DAYTONA BEACH, FL - FEBRUARY 27: A jet dryer bursts into flames after being hit by Juan Pablo Montoya, driver of the #42 Target Chevrolet, under caution during the NASCAR Sprint Cup Series Daytona 500 at Daytona International Speedway on February 27, 2012 in Daytona Beach, Florida. (Photo by John Harrelson/Getty Images for NASCAR)
What if the Daytona 500 wasn't able to be completed due to the jet dryer explosion? Hard work from Daytona International Speedway's staff ensured that wouldn't happen.
Looking back now, what seemed negative about the Daytona 500 at the time actually seem like positives.
The rain on race day moved NASCAR's biggest race to a primetime show on Monday night, exposing it to an entirely different set of viewers. Juan Pablo Montoya's collision with the jet dryer drew international attention and was the talk of the sports world. And Brad Keselowski's in-car tweet during the ensuing red flag instantly gave NASCAR a reputation for being tech-savvy.
But most important, Daytona International Speedway track workers were able to defy the odds and get the surface back in a condition that allowed NASCAR to finish the race.
Initially, though, that was far from guaranteed. When Montoya first hit the jet dryer, track president Joie Chitwood III was filled with dread.
"The things that went through my mind when it first happened were catastrophic: 'This is the worst possible thing that could have happened,'" he said Monday via phone. "... I thought, 'That's it. We're not going to be able to finish tonight.'"
Chitwood immediately feared for the integrity of the racing surface, which Daytona had just spent around $15-20 million to repave. He knew fuel would degrade asphalt just by itself, but fuel set on fire? Nothing could be worse for a track surface than that.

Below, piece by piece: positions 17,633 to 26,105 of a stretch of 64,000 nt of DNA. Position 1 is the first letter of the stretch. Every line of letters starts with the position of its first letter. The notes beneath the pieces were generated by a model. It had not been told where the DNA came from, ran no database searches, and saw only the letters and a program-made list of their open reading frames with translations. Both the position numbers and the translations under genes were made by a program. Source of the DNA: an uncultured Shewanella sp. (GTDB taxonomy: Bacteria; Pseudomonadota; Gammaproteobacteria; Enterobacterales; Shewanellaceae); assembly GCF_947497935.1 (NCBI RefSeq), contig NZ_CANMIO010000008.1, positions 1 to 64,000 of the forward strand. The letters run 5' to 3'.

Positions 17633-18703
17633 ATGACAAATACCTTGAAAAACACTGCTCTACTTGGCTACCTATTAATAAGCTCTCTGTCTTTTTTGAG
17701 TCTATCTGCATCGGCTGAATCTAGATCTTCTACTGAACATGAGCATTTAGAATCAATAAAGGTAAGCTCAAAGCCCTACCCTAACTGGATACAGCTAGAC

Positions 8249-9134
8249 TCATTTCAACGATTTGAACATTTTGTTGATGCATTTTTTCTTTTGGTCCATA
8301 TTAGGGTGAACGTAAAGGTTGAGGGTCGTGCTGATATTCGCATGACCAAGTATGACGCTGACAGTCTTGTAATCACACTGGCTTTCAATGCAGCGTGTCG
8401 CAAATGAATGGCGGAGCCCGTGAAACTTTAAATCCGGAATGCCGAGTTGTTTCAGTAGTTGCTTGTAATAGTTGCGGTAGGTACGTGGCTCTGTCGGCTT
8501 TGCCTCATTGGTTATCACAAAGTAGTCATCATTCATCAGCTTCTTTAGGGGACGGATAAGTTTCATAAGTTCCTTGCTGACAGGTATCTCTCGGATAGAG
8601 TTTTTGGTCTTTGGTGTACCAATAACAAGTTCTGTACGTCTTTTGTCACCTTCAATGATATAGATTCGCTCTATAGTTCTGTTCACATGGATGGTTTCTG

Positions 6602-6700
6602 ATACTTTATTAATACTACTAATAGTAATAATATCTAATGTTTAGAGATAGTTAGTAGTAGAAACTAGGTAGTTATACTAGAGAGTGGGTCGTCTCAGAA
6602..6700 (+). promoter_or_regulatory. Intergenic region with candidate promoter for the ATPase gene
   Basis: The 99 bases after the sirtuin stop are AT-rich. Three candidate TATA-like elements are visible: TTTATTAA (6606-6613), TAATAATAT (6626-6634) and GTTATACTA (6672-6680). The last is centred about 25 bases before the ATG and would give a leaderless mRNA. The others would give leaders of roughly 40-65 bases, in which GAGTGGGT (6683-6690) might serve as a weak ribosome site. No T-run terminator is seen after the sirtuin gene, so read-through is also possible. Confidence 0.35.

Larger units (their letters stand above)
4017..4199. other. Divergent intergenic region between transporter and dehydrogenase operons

"If you would have asked me before that race, 'Hey Joie, if we were to set your track on fire, what do you think would happen?'" he said. "I would say, 'Game over. We're done. What do I need to do to fix it?'"
Fortunately, the sequence of events unfolded in a way that the track's preparation came in handy. Just two years after Daytona had to scramble to repair a pothole during the 500, workers were ready to deal with just about anything that came their way.
"You can be prepared in theory, and you can talk about it," Chitwood said. "But the challenge is: When the theory becomes reality, does your plan work?"
Here's how Daytona made it work in what Chitwood described as "a very intense two hours" on that infamous Monday night in February:
• Up in the race control tower, where Chitwood was stationed with NASCAR officials, he saw a fireball erupt when Montoya hit the jet dryer. The fire was only isolated to the jet dryer itself at first, but as the video zoomed in, Chitwood could see jet fuel leaking down the banking. He said everyone in race control knew it was going to get set on fire, like in an action movie gone wrong. "We were all like, 'Oh no! Oh no! Get fire/rescue there!'" he said. Within 20 seconds, the fuel had caught fire.
• All of the sudden, there were a couple hundred gallons of jet fuel ablaze. Safety workers made sure Montoya was OK and got the jet dryer driver out of his destroyed vehicle. Then the focus turned to suppressing a fire which stretched from the top of the banking all the way down to the warmup lane.